Having read that last section, you might have wondered what information you should gather or how to learn more about your options. When you don’t want a divorce, meeting with a divorce attorney in Prescott, AZ, may seem like an admission that your marriage has ended. In reality, you are merely taking control of your future.Upon receiving a divorce petition from your spouse, you only have a limited time to respond. If you have time limitations, let your divorce lawyer in Prescott know so they can schedule you accordingly. If your spouse has not yet filed for divorce, you have more time, but you should still speak with a family law attorney in Prescott as soon as possible.Although divorce can be a daunting process, divorce lawyers in Prescott, Arizona, have handled hundreds of them before. The one you hire can answer your questions about the process, explain your rights, and help you explore your options. You can also count on her to reassure you that everything will be okay – and it will.To learn more about what to do when your spouse asks for a divorce, contact Willison Law, PC online, or call (928) 445-3534 to schedule a consultation.

Understanding the Divorce Process in Yavapai County
Arizona divorce timelines vary greatly. Divorce in Arizona differs from legal separation. Although the reasons may be similar, Arizona law distinguishes between them significantly.

Uncontested Divorce in Arizona
In theory, uncontested divorces can be finalized in 70 days or less, but these are very rare situations. An uncontested divorce usually takes 90 to 120 days to complete. Uncontested divorces are exactly what they sound like. There is agreement between the couple on every aspect of the divorce. However, that doesn’t mean your spouse will agree right away. A final term can be agreed upon after resolving issues.

Arizona Contested Divorce
Divorces that are contested are those in which the couple cannot resolve one or more issues. There does not have to be an all-out battle. Even when you disagree, family law in Prescott, AZ, including divorce, can be a civil process. However, contested divorces usually mean the couple does not agree on some major issues. The Arizona divorce process takes longer for contested divorces. Many uncontested divorces can be settled without going through all the steps.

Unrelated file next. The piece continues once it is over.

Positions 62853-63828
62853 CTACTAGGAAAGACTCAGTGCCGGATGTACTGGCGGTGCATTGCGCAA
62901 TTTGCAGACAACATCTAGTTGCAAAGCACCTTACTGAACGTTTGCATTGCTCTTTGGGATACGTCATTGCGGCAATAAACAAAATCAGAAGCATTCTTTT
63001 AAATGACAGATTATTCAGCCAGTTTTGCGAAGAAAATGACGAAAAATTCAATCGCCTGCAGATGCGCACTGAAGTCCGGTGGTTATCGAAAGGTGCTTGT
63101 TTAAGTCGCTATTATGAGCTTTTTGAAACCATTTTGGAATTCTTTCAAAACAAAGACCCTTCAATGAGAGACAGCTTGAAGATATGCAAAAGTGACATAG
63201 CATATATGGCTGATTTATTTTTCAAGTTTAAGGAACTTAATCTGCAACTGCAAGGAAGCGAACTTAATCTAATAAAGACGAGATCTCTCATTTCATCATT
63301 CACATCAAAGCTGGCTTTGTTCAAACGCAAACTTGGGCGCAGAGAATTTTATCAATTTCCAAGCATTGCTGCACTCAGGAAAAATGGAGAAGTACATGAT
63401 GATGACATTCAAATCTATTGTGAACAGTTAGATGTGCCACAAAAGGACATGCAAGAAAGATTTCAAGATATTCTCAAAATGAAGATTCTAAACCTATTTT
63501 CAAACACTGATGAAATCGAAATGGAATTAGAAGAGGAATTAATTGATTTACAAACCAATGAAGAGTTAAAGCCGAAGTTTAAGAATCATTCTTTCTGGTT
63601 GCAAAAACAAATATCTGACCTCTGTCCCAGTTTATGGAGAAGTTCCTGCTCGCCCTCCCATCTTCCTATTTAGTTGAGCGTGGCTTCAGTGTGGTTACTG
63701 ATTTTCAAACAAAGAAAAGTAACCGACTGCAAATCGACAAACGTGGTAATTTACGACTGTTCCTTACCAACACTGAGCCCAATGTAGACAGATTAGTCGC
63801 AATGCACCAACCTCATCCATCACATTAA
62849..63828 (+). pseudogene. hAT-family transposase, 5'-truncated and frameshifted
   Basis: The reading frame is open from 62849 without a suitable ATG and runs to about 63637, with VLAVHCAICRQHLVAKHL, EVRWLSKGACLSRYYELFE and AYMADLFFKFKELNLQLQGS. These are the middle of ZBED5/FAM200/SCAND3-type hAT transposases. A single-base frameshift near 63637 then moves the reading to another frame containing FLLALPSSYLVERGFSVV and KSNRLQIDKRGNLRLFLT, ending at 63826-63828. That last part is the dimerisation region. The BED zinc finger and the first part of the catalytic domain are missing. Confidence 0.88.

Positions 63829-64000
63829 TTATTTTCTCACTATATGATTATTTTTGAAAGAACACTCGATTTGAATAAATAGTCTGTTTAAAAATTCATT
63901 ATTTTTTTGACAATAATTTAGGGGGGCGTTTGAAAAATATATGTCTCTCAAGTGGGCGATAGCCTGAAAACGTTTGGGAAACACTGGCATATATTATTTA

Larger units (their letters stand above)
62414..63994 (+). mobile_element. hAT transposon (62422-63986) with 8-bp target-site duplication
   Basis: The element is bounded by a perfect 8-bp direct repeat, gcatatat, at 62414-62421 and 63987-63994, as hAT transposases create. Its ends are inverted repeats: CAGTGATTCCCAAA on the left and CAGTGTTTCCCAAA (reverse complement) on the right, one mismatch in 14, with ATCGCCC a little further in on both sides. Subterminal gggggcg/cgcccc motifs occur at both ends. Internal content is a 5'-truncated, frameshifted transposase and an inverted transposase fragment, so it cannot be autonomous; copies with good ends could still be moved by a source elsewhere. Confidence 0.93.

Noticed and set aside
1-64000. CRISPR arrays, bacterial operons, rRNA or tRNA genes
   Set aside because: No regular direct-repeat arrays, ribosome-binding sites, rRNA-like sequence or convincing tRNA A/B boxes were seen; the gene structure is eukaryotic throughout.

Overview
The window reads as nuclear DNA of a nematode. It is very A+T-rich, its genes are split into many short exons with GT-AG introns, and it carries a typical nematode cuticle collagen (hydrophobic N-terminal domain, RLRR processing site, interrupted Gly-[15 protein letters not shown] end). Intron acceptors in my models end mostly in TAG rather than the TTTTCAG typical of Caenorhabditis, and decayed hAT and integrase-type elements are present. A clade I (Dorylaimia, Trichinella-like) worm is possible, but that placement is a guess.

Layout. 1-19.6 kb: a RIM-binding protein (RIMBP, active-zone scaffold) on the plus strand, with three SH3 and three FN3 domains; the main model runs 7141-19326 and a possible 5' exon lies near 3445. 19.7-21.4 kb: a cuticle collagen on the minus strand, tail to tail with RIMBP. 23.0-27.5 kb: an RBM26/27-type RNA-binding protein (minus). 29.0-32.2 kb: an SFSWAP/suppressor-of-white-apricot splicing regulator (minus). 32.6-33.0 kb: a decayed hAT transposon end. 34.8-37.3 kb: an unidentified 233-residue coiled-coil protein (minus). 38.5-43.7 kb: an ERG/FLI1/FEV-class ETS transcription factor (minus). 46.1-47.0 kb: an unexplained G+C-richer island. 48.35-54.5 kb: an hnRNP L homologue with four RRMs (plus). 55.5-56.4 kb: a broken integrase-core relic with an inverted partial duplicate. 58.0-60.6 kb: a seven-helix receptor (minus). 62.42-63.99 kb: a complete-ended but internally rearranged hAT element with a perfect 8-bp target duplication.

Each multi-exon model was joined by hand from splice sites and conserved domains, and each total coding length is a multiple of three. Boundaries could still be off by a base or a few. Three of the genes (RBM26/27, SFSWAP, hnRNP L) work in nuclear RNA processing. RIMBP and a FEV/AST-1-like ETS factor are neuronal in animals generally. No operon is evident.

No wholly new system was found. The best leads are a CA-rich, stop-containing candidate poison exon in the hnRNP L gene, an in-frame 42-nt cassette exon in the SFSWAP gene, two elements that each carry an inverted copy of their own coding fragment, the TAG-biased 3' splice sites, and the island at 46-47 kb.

Getting Organized
To position your case for a favorable settlement, you need to gather the following documents:

  • Tax returns
  • Home deeds, vehicle titles, and other ownership documentation
  • Bank and credit card statements
  • Retirement savings statements
  • Documentation related to your children, such as tuition bills and medical records
  • Life insurance policies

In addition to taking these steps, you should also:

  • Get a Private P.O. Box
  • Change passwords on personal devices and social media accounts
  • Consider where you will live once the divorce is initiated


Child Custody and Support
Parents must continue caring for their children when they separate or divorce. The court will decide matters regarding the health and welfare of the children if the parents cannot agree on a parenting plan. As part of this process, decisions are usually made about how much time the child will spend with each parent and who will be the primary caregiver. Courts make decisions based on the child’s best interests.

Final Thoughts
Whether or not your marriage ultimately works out, making positive changes is always a good idea. Some of your behaviors or characteristics may be problematic in most relationships. The more you work through them, the more you can connect with a romantic partner (whether your spouse or someone new).

Stephanie Willison understands that choosing the right family law attorney in Prescott, AZ, takes a lot of consideration. As a result, you will never feel pressured during your consultation. Her goal is to answer your questions, explain your options, assist you in understanding your rights, and, if she represents you in your divorce, guide you through every step with efficiency.




Willison Law, PC

Willison Law, PC